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Law360 (May 19, 2020, 1:01 PM EDT) -- Sony is launching a roughly 400 billion yen ($3.7 billion) takeover offer for insurance and financial services unit Sony Financial Holdings Inc., saying that both businesses will be better served under one roof, even as the novel coronavirus continues causing global economic turmoil.
Sony Corp. intends to launch a tender offer for all the shares it does not already own in publicly traded Sony Financial for 2,600 yen per share, according to a Tuesday statement, which represents a 26% premium to Monday's closing price. The transaction is meant to give Sony 100% ownership of Sony Financial, which is a financial holding company that is listed on the Tokyo Stock Exchange.
Sony Financial houses businesses like insurance company Sony Life, auto insurance company Sony Assurance, financial services company Sony Bank, financial technology company Sony Payment Services Inc., nursing care business Lifecare Design Inc. and investment unit Sony Financial Ventures Inc. Sony Financial was established in 2004, and in 2007 the unit held an initial public offering.
Currently, Sony owns 65.04% of Sony Financial, or roughly 283.05 million shares.
Sony has been looking into launching a tender offer for months, and the company said that during due diligence it took into account the potential effects of the COVID-19 outbreak on the business world at large, as well the pandemic's impacts on Sony and its associated companies.
"It is not considered unreasonable to conduct the transaction at this time even based on the current situation in which there is a certain amount of disruption due to the spread of COVID-19 infections," Sony said.
Sony's decision may be met with disdain from certain shareholders, including activist investment firm Third Point LLC, which has previously pushed the company to separate some of its businesses instead of continuing to acquire more Sony units.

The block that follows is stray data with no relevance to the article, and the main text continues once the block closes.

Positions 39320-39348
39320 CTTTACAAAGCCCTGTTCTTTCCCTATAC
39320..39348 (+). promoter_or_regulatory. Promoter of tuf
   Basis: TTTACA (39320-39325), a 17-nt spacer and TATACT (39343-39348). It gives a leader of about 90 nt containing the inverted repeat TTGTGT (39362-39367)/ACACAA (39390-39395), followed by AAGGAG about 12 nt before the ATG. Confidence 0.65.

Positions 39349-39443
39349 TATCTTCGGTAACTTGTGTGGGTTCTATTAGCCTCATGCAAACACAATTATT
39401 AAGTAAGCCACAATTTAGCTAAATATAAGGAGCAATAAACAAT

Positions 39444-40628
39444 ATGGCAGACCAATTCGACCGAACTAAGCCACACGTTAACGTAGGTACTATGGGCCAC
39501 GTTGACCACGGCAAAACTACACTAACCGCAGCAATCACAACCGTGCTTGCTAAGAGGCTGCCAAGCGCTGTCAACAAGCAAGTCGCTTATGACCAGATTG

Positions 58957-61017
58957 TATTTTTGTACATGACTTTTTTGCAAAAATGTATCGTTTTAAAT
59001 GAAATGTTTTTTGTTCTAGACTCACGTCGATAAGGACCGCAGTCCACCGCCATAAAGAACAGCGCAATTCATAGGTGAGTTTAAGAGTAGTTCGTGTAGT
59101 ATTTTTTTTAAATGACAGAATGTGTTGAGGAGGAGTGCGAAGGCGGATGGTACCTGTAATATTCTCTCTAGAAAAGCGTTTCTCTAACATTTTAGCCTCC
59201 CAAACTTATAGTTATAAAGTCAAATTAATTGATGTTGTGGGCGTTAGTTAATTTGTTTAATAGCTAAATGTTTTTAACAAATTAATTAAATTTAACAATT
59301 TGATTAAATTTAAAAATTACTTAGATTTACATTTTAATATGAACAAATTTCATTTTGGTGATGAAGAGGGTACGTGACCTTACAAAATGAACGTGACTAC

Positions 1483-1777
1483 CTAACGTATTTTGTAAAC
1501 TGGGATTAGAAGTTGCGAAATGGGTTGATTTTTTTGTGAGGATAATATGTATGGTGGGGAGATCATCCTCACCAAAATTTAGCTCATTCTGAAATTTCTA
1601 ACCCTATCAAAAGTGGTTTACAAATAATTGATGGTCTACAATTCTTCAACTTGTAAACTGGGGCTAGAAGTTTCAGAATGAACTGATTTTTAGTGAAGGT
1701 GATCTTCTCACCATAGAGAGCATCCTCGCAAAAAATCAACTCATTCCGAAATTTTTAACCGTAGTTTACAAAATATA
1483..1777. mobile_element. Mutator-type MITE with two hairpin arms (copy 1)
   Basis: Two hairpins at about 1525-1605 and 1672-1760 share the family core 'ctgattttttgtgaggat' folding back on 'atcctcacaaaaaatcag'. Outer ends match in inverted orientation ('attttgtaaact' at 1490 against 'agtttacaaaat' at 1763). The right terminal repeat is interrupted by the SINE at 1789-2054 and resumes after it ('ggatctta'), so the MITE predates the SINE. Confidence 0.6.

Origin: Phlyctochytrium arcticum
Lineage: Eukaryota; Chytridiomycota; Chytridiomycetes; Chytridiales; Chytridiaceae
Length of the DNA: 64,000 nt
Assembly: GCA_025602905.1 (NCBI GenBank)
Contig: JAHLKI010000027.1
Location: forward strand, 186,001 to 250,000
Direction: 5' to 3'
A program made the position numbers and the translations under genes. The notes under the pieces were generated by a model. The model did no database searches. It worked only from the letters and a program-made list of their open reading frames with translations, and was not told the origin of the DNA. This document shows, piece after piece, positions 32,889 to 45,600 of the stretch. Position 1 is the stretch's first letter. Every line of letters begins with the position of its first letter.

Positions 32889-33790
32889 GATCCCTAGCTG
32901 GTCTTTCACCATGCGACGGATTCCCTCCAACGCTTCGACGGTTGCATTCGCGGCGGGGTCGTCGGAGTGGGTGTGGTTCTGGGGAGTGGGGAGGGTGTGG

Last year, Third Point — which is the hedge fund of activist investor Daniel Loeb — urged Sony to spin off its semiconductor business, saying such a move could serve to improve the value of Sony's stock. Sony rejected Third Point's push in September, saying it weighed the potential split but found that holding onto the unit was the "best strategy for enhancing Sony's corporate value over the long term."
Third Point has also questioned Sony's holdings in other entities, including in Sony Financial Holdings.
Nagashima Ohno & Tsunematsu, Mori Hamada & Matsumoto and Cleary Gottlieb Steen & Hamilton LLP are acting as legal advisers to Sony, and Oh-Ebashi LPC & Partners is acting as legal counsel to a special committee for Sony that is involved in the tender offer process.
The Cleary Gottlieb team included partners Chris Austin, Adam Fleisher and Jim Langston and associates Max Wade and Matt Kelleher, with assistance from partner David Lopez, counsel Jonathan Gifford, senior attorney David Stewart Fisher and associate Amy Hinz.
--Additional reporting by Chelsea Naso. Editing by Orlando Lorenzo.
Update: This story has been updated to include additional counsel information.
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